The verdict of history

Trent persuaded this reader that, in practice in Montreal, amalgamation was always, and remains, tarnished. It was promoted for dubious as well as for good reasons, the overall balance being unclear. Its effects have also been mixed, or worse. The impact on social equity is uncertain; it has probably reduced civic efficiency, and certainly raised costs by giving wider scope to an expensive bureaucracy and to a corrupt system of contracting by which Montreal’s municipal officials – and perhaps politicians – received kickbacks from construction companies in return for awarding contracts. The latter issue is currently the focus of a provincial Commission of Enquiry whose hearings have already led to the resignation of the mayors of Montreal and Laval. Amalgamation aggravated tensions between anglophones and francophones. Whatever the lofty principles its supporters invoked, the results have been mostly unfortunate, occasionally shameful.

Turning things around, what of Trent’s assumption that smaller is better because it provides more choice? Taken to its extreme, this line of argument helps to justify the sorts of common-interest developments (CIDs) that are now the norm in some parts of the United States. Here, small groups of households get to choose exactly what mix of services they will receive, and pay for; also, in effect, what types of people they will associate with, and who they will exclude. Trent does not broach this topic: it is not part of the amalgamation story, and as yet is not much of an issue in the Montreal area. But such developments are on the rise almost everywhere and, given Trent’s principles and experience in the political trenches, it would be interesting to hear what he thinks of them.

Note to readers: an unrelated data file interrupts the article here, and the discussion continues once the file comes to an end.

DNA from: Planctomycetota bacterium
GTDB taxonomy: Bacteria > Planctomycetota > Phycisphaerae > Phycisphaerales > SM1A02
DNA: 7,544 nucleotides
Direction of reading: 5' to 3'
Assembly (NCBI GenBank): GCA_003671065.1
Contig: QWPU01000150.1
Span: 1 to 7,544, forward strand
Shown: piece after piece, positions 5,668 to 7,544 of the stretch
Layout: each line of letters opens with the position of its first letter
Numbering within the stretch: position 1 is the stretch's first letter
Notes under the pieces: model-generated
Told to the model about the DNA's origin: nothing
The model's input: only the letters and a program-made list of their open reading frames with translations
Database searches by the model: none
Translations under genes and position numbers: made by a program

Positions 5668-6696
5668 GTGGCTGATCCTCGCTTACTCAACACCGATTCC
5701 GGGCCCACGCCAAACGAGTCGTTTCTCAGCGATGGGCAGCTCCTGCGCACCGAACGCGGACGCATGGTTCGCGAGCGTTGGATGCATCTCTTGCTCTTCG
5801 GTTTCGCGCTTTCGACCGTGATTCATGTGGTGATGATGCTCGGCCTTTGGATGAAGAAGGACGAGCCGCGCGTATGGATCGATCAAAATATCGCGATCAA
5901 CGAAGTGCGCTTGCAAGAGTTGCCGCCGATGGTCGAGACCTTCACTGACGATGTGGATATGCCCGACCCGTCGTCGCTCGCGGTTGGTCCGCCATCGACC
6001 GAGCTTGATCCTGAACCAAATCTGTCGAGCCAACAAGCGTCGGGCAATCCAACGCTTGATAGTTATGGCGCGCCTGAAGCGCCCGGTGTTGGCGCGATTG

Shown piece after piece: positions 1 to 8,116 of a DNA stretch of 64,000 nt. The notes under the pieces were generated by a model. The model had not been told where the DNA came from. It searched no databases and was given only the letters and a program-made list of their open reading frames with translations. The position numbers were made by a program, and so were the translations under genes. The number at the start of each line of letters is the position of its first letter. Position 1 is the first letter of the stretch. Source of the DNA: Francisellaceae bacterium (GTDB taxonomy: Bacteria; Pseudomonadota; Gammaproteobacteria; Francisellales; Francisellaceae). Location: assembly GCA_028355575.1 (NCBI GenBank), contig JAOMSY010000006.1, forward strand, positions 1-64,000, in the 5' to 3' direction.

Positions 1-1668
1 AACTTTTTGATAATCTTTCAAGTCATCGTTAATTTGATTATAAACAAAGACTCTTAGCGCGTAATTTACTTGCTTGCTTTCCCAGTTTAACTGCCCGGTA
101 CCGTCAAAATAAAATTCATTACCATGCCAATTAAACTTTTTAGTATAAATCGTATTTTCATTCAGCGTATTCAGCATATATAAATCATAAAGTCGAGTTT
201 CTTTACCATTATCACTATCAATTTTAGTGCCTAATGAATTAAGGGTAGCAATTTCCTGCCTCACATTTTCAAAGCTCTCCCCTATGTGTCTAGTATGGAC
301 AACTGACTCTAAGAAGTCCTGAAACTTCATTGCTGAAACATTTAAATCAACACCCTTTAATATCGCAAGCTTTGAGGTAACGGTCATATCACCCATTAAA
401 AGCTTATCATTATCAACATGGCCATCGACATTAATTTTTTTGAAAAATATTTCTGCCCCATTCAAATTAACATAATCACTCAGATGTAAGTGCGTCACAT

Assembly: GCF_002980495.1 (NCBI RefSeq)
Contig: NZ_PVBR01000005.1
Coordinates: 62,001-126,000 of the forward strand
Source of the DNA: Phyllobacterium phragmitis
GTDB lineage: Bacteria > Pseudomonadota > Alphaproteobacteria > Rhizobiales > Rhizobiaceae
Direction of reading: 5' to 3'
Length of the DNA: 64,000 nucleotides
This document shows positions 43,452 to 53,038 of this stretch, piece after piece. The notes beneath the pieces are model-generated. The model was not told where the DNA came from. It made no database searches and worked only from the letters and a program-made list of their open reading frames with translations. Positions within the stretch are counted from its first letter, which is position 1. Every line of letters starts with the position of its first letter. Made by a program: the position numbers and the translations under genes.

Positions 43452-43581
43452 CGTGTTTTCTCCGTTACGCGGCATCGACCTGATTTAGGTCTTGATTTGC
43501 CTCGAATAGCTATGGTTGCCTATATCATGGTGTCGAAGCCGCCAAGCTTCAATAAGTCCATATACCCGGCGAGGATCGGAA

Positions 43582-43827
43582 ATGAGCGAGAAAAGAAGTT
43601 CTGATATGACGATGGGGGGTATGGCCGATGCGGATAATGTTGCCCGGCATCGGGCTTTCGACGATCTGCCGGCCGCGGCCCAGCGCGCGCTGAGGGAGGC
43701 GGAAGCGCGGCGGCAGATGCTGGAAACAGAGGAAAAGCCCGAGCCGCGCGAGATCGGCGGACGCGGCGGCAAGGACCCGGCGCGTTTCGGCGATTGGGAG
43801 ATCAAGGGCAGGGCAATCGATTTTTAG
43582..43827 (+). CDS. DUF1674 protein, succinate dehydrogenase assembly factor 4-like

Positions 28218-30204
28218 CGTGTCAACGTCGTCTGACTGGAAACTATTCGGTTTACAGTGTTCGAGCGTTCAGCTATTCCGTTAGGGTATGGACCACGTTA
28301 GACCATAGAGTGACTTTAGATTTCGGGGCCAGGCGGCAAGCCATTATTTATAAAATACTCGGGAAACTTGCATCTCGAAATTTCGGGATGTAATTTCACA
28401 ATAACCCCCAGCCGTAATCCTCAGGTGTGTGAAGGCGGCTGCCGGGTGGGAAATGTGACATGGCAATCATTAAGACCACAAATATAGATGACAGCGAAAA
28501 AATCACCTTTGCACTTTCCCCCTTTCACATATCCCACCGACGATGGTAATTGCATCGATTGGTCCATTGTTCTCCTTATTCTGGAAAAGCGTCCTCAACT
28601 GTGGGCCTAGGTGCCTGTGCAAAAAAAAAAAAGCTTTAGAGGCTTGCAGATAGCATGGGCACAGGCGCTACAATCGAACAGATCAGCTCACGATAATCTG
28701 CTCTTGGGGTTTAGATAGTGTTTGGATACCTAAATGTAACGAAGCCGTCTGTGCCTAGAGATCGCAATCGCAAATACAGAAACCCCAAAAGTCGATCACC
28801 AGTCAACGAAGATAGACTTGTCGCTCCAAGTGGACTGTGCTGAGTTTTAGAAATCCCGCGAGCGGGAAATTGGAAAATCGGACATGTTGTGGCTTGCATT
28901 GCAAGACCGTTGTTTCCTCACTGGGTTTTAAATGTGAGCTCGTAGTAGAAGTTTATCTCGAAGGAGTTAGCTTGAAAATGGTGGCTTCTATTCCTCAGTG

In the end, of course, Merger Delusion must be judged on its own terms. It offers a remarkable and convincing account of the interplay between civic and provincial politics, which Trent brings alive with photographs and perceptive thumbnail sketches of the protagonists. It will not change the opinion of committed amalgamationists, but it may sway the undecided. Even if they disagree with Trent’s politics Quebeckers, and especially Montrealers, should appreciate Merger Delusion for the retrospective light that it throws on a key period in the politics of that province. It is, as a columnist in the Montreal Gazette immediately declared, a “masterpiece of sober analysis of what ails Montreal Island” (Aubin 2012). Urbanists, and not just those in Canada, should welcome it as an informed insider’s account of public choice theory at the barricades. It shows why the geography of municipal politics is important, and how its study can be engrossing.

Bibliography

  • Aubin, H. 2012. “An eye-opener on what ails the city”, The Gazette, 13 November.
  • Bish, R. L. and Ostrom, V. 1973. Understanding Urban Government. Metropolitan Reform Considered, Washington, DC: American Enterprise Institute for Public Policy Research.
  • Sancton, A. 2011. Canadian Local Government. An Urban Perspective, Toronto: Oxford University Press.
  • Stephens, G. R. and Wikstrom, N. 2000. Metropolitan Government and Governance. Theoretical perspectives, empirical analysis, and the future, New York: Oxford University Press.
  • Tiebout, C. M. 1956. “A pure theory of local expenditures”, Journal of Political Economy, no. 44, pp. 416–424.
  • Tomàs, M. 2012a. “Exploring the metropolitan trap. The case of Montreal”, International Journal of Urban and Regional Research, vol. 36, no. 3, pp. 554–567.
  • Tomàs, M. 2012b. Penser métropolitain ? La bataille politique du Grand Montréal, Montreal: Presses de l’Université du Québec.

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Richard Harris, « The politics of municipal mergers (and demergers) in Montreal », Metropolitics, 6 March 2013. URL: http://www.metropolitiques.eu/The-politics-of-municipal-mergers.html